Lifestyle changes like diet and exercise are critical adjustments every diabetic should make, though the positive results in lower blood sugar numbers might be slow in coming. For that reason, your doctor may suggest a combination of medications to get your blood sugar under control more quickly, thus preventing the risks of diabetes like we’ve already mentioned.
Diabetes medications normally come in two forms. The first would be a blood sugar lowering oral drug like glimepiride, which works by causing the pancreas to create more blood sugar. If that doesn’t get the desired result, daily insulin injections might be necessary.
It used to be that insulin was a drug of last resort for diabetes sufferers. Today’s physicians tend to prescribe it sooner rather than later because it works so well. Obviously, some people don’t like the idea of injections, but the digestive process counteracts the benefits of insulin. Your doctor might prescribe a long-lasting dose at night combined (or not) with other smaller doses throughout the day. Before you get too freaked out about the idea, insulin is self-injected with either a tiny needle or pen injector. We won’t bother telling you that you’ll barely notice it – but you’ll barely notice it.
We should include a word about SGLT2 inhibitors, which are the newest drugs on the market, and not widely used yet. These medications work by a completely different process. Rather than boosting insulin, they prevent the kidneys from reabsorbing sugar back into the blood. Instead, it passes from the body in urine. Whether or not these inhibitors receive broad adaptation into diabetes treatment, only time will tell.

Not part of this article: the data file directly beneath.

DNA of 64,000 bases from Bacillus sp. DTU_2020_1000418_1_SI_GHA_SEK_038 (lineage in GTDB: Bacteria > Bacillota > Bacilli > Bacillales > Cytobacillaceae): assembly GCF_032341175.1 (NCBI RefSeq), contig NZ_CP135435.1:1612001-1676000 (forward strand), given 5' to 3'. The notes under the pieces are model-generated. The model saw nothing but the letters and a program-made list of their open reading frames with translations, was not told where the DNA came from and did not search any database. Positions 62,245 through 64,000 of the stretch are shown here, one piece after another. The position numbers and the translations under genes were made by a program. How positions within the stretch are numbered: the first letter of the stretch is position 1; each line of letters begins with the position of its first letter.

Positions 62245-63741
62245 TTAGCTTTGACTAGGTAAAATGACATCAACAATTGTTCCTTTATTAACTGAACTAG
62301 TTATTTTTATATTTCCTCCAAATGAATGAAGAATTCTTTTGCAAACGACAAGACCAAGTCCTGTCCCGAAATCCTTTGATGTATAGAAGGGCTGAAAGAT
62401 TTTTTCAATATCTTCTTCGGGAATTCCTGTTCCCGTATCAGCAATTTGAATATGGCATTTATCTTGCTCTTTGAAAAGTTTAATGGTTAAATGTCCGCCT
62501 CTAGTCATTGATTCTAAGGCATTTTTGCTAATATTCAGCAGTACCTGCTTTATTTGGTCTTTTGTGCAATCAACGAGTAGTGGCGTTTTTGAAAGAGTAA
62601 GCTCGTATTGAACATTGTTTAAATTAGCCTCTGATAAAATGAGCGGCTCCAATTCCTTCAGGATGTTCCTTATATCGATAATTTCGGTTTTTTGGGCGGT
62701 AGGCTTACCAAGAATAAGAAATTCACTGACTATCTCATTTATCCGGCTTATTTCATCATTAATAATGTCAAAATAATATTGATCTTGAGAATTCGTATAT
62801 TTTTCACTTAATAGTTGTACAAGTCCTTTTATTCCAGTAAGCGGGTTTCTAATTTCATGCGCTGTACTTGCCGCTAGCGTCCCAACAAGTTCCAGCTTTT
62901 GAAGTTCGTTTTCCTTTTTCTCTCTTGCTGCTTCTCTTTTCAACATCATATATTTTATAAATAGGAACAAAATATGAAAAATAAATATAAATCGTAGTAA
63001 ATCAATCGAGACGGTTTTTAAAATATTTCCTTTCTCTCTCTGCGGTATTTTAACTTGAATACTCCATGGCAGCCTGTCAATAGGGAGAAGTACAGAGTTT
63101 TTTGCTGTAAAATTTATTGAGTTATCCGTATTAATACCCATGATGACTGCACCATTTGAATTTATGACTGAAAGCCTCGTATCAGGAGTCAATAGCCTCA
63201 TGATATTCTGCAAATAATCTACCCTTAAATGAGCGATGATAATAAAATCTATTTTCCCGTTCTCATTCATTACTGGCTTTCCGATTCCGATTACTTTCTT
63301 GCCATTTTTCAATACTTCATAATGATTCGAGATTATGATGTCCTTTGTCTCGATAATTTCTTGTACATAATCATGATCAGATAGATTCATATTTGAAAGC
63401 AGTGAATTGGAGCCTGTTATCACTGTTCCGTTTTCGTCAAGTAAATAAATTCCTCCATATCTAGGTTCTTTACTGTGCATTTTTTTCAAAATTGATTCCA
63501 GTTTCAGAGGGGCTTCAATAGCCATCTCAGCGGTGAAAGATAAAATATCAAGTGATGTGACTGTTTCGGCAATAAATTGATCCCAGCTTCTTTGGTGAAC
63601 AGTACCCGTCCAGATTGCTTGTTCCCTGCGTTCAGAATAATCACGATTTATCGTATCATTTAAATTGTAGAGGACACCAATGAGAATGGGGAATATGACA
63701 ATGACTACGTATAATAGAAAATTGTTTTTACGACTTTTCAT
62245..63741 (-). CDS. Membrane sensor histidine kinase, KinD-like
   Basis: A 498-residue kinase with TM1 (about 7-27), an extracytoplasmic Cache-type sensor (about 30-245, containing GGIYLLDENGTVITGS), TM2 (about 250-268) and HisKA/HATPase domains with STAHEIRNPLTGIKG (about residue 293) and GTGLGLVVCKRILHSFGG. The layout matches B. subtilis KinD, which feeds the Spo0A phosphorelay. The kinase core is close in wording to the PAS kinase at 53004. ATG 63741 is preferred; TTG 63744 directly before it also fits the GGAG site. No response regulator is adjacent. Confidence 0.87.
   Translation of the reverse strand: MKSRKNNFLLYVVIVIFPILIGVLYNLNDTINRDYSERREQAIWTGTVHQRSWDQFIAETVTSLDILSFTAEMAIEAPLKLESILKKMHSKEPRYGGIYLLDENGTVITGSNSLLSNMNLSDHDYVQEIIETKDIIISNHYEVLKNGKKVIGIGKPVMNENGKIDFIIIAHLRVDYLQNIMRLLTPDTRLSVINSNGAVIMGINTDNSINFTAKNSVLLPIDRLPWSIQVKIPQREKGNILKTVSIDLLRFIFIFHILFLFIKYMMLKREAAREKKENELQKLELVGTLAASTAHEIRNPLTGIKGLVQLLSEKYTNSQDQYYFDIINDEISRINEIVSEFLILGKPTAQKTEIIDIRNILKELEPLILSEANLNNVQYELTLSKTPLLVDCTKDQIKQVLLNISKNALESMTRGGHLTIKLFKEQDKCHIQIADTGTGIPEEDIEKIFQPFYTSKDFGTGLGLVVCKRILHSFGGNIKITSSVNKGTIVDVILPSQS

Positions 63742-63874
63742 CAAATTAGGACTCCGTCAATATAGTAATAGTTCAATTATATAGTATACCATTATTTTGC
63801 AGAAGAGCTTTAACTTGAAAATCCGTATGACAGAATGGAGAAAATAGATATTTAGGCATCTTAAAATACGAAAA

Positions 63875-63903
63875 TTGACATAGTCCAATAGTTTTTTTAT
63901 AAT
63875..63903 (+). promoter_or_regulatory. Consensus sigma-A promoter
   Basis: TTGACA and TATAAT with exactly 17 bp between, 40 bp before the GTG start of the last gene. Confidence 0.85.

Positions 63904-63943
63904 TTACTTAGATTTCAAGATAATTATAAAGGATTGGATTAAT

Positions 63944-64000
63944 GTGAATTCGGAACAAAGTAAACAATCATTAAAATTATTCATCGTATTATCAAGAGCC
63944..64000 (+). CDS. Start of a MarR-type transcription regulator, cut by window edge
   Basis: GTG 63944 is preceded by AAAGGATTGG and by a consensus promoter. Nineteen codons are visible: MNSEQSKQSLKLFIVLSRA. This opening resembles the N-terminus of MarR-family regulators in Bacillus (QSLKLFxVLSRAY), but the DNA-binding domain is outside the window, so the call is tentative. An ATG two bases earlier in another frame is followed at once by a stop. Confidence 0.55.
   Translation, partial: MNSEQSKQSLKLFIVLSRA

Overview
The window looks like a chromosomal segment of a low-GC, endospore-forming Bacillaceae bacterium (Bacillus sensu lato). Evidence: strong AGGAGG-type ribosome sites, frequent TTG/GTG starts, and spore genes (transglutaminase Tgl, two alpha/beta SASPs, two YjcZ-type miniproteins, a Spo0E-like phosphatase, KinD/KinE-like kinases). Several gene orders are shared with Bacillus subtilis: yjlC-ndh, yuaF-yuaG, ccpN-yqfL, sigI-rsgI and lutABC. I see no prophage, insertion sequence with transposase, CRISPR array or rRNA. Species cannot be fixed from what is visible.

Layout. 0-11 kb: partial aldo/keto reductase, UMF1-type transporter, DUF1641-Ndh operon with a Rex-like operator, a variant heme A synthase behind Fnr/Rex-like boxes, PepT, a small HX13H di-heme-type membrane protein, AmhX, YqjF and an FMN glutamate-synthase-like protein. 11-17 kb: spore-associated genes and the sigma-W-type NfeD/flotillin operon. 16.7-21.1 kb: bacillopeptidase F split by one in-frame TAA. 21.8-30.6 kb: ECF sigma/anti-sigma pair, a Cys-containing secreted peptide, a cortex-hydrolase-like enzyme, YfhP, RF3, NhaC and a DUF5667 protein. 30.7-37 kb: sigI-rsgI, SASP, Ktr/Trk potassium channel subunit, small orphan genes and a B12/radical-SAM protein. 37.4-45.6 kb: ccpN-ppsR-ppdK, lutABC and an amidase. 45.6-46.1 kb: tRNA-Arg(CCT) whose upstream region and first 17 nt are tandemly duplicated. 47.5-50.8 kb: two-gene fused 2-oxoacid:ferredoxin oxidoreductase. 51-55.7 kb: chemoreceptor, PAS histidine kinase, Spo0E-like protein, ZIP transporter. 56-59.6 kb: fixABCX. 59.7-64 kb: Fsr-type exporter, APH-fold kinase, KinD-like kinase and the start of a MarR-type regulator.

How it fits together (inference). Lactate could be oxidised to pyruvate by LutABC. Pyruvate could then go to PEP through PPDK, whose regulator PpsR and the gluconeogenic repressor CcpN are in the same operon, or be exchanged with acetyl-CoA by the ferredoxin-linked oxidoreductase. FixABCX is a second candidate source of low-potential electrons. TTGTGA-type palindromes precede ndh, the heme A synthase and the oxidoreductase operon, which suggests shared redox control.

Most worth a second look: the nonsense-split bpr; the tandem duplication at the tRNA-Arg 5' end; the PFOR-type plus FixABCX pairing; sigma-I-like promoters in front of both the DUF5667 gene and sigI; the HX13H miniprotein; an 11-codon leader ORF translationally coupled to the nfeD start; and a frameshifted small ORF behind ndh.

At least as important as the preceding discussions on Type 2 Diabetes treatments is the concept of education. Diabetes is the kind of disease that you really need to understand how the body processes (or fails to process) glucose.
Here’s a thumbnail sketch: Food is turned into glucose in the body and then sent out to be absorbed by all cells as energy. Under ideal conditions, your body produces insulin to regulate blood sugar (glucose) levels while this is being done. If the body doesn’t produce enough insulin, blood sugar levels spike, and you’ve got a problem.
The second part of your diabetes education is to keep track of your blood sugar levels. These days that is no big deal. Your doctor will probably prescribe you a home test kit which gives you a blood sugar reading with nothing more than a slight finger prick. You might be told to monitor it daily or maybe just three or four times weekly. The important thing is to track it enough that you have an idea what pattern it follows and can identify it within a reasonable period of time if something gets out of whack. Those managing Type 2 Diabetes should get used to the idea that they will be pricking their fingers on a regular basis.
The bottom line is that you shouldn’t take a Type 2 Diabetes diagnosis as something too scary. It’s serious, yes, and not curable, but it can be effectively managed for many, many years. People diagnosed in their 30’s and 40’s can go on to live a long, healthy life and eventually die of natural causes. The key is that you take action quickly after diagnosis. The best plan is a “wholistic” approach that focuses on diet, exercise, medications if indicated, education, and stress reduction. Do that, and the chances are good you’ll barely know you have the disease.